I would like to hand over to Shadow Minister Jenny Macklin, who has been a champion on seeking compensation redress and dealing with the issues of institutional abuse.
JENNY MACKLIN, SHADOW MINISTER FOR FAMILIES AND SOCIAL SERVICES: Thanks very much Bill, this is a very emotional day. I thought I was going to be alright, but anyway, take a deep breath. Okay.
Child sexual abuse is a crime. It is a crime against the most vulnerable people in our community. And the wonderful thing that has been exposed to all Australians over the last five years is the truth. The truth of what happened, by so many adults and institutions - people in whom children and their parents often put their faith. Put their children into the care of these people who then abused them and abused them in the most shocking way.
I just can't say enough to the advocates who've really, over the last 20, 30, 40 years, been campaigning to bring this truth to light. And that is really what this Royal Commission has done. It has brought the truth out into the open so that Australians really do understand what has been going on in institutions all around this country for so many years.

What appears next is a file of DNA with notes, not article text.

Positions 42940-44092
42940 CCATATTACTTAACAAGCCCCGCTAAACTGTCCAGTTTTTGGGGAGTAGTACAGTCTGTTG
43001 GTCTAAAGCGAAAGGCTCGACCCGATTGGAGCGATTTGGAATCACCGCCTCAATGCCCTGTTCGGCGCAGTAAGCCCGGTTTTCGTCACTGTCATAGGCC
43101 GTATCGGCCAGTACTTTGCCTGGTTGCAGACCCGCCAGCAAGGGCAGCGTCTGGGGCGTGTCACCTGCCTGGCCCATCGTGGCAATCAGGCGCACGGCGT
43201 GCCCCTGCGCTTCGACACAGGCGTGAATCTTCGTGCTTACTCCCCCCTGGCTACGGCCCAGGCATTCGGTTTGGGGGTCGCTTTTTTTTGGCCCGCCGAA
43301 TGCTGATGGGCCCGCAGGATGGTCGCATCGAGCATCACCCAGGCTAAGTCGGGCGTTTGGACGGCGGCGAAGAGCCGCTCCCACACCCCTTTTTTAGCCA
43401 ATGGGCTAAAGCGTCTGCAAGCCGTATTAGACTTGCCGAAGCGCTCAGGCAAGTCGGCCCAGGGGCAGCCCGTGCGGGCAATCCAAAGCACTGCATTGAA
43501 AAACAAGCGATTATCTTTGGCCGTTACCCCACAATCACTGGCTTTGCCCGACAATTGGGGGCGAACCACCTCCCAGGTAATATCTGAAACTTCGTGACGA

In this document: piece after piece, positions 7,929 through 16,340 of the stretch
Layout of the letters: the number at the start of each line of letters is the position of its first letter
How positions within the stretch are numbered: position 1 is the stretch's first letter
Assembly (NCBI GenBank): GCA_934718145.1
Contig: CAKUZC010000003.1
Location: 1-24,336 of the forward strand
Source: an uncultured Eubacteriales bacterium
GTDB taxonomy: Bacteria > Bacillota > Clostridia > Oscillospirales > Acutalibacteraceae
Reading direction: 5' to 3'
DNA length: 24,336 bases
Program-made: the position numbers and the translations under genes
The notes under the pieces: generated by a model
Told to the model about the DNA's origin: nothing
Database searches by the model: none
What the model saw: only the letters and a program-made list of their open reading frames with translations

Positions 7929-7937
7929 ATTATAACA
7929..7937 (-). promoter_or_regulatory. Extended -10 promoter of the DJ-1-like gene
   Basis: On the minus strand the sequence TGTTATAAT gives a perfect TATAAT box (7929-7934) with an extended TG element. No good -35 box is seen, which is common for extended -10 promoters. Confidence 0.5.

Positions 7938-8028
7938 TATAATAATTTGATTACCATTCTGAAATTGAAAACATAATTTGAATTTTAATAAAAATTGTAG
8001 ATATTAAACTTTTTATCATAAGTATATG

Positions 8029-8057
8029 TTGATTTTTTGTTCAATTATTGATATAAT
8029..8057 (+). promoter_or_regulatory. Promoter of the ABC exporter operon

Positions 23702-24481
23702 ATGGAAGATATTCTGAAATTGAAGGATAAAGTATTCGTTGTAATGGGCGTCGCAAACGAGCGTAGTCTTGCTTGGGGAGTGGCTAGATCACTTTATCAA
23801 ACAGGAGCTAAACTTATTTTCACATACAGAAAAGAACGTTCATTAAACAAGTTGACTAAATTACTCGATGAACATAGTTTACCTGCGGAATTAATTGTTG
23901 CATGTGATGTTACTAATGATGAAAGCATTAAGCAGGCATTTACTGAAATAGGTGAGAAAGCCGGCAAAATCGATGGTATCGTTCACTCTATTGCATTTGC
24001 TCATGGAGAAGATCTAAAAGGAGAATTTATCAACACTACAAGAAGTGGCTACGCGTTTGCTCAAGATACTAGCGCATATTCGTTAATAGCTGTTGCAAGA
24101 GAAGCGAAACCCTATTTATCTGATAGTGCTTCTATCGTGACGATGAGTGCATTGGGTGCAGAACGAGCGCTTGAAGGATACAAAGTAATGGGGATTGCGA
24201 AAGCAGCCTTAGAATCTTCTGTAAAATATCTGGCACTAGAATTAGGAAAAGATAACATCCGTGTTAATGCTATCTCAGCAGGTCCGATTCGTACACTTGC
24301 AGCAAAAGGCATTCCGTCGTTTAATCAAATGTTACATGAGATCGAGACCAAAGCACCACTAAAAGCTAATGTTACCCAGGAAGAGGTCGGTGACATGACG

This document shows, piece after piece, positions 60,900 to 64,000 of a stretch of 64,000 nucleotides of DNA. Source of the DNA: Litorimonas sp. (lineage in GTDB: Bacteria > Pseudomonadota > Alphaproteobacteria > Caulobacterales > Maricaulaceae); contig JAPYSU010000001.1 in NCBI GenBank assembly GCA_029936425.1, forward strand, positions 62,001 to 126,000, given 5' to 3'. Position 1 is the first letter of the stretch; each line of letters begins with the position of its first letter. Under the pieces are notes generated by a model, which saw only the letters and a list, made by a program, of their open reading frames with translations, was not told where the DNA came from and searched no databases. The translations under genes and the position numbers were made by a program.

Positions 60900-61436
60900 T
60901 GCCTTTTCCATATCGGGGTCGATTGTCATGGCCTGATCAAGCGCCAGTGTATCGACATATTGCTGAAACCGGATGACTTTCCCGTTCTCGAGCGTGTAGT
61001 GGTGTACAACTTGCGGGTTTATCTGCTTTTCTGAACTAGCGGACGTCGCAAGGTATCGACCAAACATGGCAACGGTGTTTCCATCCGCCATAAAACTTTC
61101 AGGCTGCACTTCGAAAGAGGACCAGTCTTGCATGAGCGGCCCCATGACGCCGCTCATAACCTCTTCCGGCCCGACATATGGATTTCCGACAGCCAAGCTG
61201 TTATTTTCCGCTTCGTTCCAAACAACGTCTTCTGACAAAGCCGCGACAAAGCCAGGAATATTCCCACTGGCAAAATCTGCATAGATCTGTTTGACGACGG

If it wasn't for the advocates this would not have happened, there is no doubt in my mind. And to each and every one of you who has campaigned so hard for so long, today is your day. It really is your day. We salute you. And it is now the responsibility of parliaments around Australia to make sure that the laws are changed, that the redress scheme is put in place so that you get the justice that you deserve.
SHORTEN: Are there any questions?
JOURNALIST: Mr Shorten, will there be bipartisan support for all of the recommendations?
SHORTEN: The Royal Commission hands down its final recommendations tomorrow, my default position is that we should support the recommendations of the Royal Commission.
As someone put it to me upstairs, we should show faith in the Royal Commissioners and the thousands of people who gave evidence. I don't believe that Australians will accept excuses from the Parliament if we don't fully embrace the Royal Commission, and that starts with a redress scheme, a proper national compensation scheme.
And I might just say on behalf of victims, no one thinks that compensation will ever adequately repair the damage that's done to young lives. And I want to say on behalf of the people who would be affected by a redress scheme, this doesn't put them back in the position - it doesn't give them back their stolen childhoods - but it is some recognition that the adults in Australia let these children down.